Seller Financing of Residences Affected By Dodd-Frank

May 11, 2017 - Blog by

The Dodd-Frank Wall Street Reform Act and Consumer Protection Act (“Dodd-Frank Act” or “Act”) has specific impact on individuals or entities that engage in the practice of financing the sale of residential dwellings. 

 

This rule expands on existing federal regulations concerning licensing, training, screening and compensation practices of loan originators.  This portion of the Dodd-Frank Act, known as the Loan Originator Rule, went into effect Jan. 1, 2014.

Particularly, sellers are now considered loan originators if they finance the purchase of residential dwellings to consumers secured by a mortgage on the dwelling, but there are certain exclusions I will discuss.  

This rule is important for a number of reasons — not least of which is the fact that mortgage loan originators must obtain a mortgage broker license before originating mortgages. 

As mentioned, any individual or entity that intends to finance the purchase of a residential dwelling to a consumer secured by a mortgage on the dwelling will be classified as a loan originator under the act.     Residential dwellings are dwellings with one to four units such as houses, condominium units, townhomes, apartments, mobile homes, trailers and boats that may be used as residences. The residential dwelling classification remains regardless of whether the buyer intends on using the dwelling as a primary or secondary residence or as a vacation home.

Two exclusions

The act contains two often-used exclusions from the requirements of the Loan Originator Rule. Both exclusions include additional conditions that must be met in order for the exclusion to apply. 

Here is a summary of the specific conditions for each of the exclusions:

  1. The one-property exclusion applies when the seller-financer:
  • is a natural person, estate, or trust;
  • will provide financing for only one (1) property in any twelve-month period;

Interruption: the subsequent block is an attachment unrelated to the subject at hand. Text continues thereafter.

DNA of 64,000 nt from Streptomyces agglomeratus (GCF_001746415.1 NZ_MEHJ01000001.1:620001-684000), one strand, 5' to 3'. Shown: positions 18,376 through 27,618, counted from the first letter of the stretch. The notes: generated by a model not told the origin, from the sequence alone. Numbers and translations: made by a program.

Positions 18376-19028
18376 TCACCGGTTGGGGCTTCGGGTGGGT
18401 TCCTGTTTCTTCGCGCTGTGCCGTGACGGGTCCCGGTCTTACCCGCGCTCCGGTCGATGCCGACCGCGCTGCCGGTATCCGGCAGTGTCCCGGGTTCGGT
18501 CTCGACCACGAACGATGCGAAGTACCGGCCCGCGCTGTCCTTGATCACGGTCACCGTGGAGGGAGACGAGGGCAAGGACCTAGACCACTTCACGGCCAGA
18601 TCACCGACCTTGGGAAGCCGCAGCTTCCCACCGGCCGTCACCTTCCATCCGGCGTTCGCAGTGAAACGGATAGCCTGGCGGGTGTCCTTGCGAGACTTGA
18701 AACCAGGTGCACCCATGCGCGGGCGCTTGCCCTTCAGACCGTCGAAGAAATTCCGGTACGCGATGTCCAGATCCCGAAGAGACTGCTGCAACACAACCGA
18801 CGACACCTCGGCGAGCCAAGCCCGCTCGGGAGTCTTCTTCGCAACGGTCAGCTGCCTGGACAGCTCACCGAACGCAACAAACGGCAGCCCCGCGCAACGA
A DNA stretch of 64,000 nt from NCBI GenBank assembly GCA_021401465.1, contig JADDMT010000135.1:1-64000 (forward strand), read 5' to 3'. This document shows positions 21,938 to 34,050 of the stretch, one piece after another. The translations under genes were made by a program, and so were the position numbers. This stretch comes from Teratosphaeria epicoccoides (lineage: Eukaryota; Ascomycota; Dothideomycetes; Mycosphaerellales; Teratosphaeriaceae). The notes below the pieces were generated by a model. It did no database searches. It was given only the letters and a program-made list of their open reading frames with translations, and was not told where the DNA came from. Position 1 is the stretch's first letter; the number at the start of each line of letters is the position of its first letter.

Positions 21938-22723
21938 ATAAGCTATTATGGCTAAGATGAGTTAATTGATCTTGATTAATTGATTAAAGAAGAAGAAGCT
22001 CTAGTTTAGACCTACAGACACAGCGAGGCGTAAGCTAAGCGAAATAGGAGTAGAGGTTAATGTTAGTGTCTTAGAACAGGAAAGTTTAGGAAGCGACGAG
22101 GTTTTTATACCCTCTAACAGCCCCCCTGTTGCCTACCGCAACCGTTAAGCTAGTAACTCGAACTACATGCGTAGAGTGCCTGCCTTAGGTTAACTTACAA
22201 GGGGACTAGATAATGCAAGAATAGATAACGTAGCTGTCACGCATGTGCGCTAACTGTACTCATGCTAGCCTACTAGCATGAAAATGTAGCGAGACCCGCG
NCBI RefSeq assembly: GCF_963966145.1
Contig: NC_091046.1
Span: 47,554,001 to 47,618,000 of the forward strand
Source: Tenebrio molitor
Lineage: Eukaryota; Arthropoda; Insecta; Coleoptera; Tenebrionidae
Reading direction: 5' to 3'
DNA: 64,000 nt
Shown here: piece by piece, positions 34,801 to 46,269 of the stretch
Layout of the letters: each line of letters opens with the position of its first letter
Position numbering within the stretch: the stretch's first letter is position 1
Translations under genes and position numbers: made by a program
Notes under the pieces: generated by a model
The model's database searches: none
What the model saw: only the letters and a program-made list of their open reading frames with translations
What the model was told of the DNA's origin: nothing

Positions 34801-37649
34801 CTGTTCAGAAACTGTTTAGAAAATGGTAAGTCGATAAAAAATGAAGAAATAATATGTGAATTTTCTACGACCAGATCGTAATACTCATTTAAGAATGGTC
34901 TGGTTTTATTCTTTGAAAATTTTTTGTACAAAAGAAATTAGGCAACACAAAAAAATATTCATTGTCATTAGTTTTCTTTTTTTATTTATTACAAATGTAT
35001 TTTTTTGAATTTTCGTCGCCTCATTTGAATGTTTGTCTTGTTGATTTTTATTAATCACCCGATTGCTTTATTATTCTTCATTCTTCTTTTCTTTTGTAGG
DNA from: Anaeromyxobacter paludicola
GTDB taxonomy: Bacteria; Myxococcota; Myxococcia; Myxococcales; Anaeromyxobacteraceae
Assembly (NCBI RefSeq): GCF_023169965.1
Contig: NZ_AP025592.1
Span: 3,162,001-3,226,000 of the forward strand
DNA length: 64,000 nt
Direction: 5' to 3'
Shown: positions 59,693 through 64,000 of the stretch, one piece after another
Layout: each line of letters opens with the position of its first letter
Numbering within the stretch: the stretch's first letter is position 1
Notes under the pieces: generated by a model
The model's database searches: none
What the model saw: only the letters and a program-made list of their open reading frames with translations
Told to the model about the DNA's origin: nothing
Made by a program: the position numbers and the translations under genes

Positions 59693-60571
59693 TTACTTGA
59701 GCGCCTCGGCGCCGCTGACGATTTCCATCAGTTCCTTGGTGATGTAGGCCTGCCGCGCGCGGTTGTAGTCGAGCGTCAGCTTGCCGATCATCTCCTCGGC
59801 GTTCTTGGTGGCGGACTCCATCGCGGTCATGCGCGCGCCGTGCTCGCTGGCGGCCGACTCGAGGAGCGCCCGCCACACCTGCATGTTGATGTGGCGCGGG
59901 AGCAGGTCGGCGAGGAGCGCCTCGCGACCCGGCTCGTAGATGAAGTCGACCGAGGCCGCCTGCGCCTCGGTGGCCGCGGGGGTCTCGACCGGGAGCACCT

• owns the property securing the financing;
  • was not the contractor or builder of the property; and
  • extends financing that does not result in negative amortization; does not contain a balloon payment due within the first five (5) years, and contains only a fixed rate or an adjustable rate that resets after five (5) years or more subject to reasonable annual and lifetime limits.
  1. The three-property exclusion applies when the seller-financer:
  • is a natural person, entity, estate, or trust;
  • will provide financing for three (3) or fewer properties in any twelve-month period;

  • owns the property securing the financing;
  • was not the contractor or builder of the property;
  • extends financing that does not result in negative amortization; does not contain a balloon payment due within the first five (5) years, and contains only a fixed rate or an adjustable rate that resets after five (5) years or more subject to reasonable annual and lifetime limits; and
  • determines in good faith that the consumer has a reasonable ability to repay the loan.

 

This is not intended to be legal advice for any specific situation and the reader should consult their attorney regarding their situation.